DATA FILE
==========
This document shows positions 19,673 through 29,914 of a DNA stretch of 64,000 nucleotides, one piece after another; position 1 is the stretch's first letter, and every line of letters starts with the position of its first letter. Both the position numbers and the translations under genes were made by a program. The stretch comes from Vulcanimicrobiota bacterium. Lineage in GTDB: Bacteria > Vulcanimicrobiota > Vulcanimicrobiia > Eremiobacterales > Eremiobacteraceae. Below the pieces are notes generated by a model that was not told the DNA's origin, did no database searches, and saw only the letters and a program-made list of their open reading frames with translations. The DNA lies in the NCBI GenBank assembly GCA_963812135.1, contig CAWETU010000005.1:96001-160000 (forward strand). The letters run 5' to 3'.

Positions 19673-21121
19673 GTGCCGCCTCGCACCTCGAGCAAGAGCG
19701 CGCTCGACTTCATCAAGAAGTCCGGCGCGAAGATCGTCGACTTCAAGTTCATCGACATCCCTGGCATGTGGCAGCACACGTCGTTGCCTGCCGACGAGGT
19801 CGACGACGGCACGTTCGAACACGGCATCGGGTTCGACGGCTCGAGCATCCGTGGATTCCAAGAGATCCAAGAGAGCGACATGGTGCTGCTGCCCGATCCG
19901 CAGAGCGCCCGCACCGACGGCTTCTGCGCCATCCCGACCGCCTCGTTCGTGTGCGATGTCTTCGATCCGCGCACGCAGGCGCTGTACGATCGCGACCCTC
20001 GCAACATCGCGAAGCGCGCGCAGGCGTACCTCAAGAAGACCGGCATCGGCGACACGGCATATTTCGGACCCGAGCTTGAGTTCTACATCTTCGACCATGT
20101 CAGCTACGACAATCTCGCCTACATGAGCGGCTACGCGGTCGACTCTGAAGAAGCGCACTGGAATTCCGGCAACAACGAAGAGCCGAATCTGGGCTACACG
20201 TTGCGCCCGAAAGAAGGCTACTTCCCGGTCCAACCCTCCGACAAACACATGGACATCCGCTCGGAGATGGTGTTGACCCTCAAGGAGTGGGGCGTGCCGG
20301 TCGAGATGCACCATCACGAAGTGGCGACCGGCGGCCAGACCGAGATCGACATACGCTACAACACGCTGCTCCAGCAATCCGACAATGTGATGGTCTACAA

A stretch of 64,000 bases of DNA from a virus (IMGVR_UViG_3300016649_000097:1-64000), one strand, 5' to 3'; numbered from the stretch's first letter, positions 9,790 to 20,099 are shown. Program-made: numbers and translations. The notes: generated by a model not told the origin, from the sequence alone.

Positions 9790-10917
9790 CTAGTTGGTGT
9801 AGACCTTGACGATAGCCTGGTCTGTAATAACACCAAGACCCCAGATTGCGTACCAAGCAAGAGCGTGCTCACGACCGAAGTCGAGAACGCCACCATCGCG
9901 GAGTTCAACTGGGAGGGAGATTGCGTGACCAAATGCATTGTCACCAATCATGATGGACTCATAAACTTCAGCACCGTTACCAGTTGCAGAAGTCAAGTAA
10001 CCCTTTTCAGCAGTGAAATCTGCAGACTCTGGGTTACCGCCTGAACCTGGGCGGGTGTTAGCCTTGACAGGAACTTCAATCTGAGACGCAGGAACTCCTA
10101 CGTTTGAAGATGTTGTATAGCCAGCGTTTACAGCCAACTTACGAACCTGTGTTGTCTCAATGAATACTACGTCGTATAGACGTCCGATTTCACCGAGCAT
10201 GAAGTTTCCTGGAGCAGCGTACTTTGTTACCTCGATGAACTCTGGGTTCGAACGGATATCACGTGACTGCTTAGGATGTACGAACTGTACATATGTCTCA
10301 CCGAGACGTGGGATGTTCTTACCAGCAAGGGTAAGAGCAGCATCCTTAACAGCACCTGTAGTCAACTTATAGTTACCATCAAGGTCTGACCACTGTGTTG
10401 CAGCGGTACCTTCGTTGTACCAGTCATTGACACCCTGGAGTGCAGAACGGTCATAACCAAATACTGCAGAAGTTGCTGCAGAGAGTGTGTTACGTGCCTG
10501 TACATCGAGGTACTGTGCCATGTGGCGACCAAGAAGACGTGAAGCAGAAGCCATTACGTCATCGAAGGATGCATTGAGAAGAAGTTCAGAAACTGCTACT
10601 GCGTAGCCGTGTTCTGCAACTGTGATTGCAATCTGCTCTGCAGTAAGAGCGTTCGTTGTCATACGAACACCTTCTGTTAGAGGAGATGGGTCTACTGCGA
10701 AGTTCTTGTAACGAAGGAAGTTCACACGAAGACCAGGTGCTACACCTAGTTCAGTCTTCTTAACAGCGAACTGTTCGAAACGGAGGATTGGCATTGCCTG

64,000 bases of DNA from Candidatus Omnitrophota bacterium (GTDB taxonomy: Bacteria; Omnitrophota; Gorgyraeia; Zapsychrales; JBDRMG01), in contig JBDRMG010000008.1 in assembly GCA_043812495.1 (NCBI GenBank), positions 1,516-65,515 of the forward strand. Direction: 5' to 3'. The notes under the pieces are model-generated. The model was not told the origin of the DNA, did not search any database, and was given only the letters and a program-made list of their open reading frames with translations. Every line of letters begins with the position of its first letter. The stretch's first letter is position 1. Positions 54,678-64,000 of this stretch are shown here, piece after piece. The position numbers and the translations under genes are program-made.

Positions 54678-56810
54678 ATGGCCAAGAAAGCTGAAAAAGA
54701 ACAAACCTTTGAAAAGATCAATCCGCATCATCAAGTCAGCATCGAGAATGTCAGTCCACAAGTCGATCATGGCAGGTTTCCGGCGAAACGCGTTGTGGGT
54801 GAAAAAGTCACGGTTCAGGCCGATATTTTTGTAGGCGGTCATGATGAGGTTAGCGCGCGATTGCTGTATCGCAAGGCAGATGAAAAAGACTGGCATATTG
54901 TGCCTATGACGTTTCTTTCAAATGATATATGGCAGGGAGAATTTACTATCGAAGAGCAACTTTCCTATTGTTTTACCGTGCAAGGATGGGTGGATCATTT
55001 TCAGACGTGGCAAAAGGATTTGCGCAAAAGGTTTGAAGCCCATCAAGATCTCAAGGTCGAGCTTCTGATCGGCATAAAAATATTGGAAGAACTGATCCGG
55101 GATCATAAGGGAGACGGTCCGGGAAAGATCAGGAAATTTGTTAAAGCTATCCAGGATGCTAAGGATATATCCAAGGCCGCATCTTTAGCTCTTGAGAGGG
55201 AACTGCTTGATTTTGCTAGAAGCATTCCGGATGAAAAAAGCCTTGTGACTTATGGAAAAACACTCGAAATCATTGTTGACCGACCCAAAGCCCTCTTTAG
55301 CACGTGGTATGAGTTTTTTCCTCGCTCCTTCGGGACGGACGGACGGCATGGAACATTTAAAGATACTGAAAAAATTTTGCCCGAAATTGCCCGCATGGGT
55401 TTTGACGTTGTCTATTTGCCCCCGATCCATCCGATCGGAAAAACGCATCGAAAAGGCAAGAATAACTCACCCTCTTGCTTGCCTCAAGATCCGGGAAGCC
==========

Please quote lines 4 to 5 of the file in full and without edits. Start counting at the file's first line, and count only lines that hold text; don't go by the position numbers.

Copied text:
19701 CGCTCGACTTCATCAAGAAGTCCGGCGCGAAGATCGTCGACTTCAAGTTCATCGACATCCCTGGCATGTGGCAGCACACGTCGTTGCCTGCCGACGAGGT
19801 CGACGACGGCACGTTCGAACACGGCATCGGGTTCGACGGCTCGAGCATCCGTGGATTCCAAGAGATCCAAGAGAGCGACATGGTGCTGCTGCCCGATCCG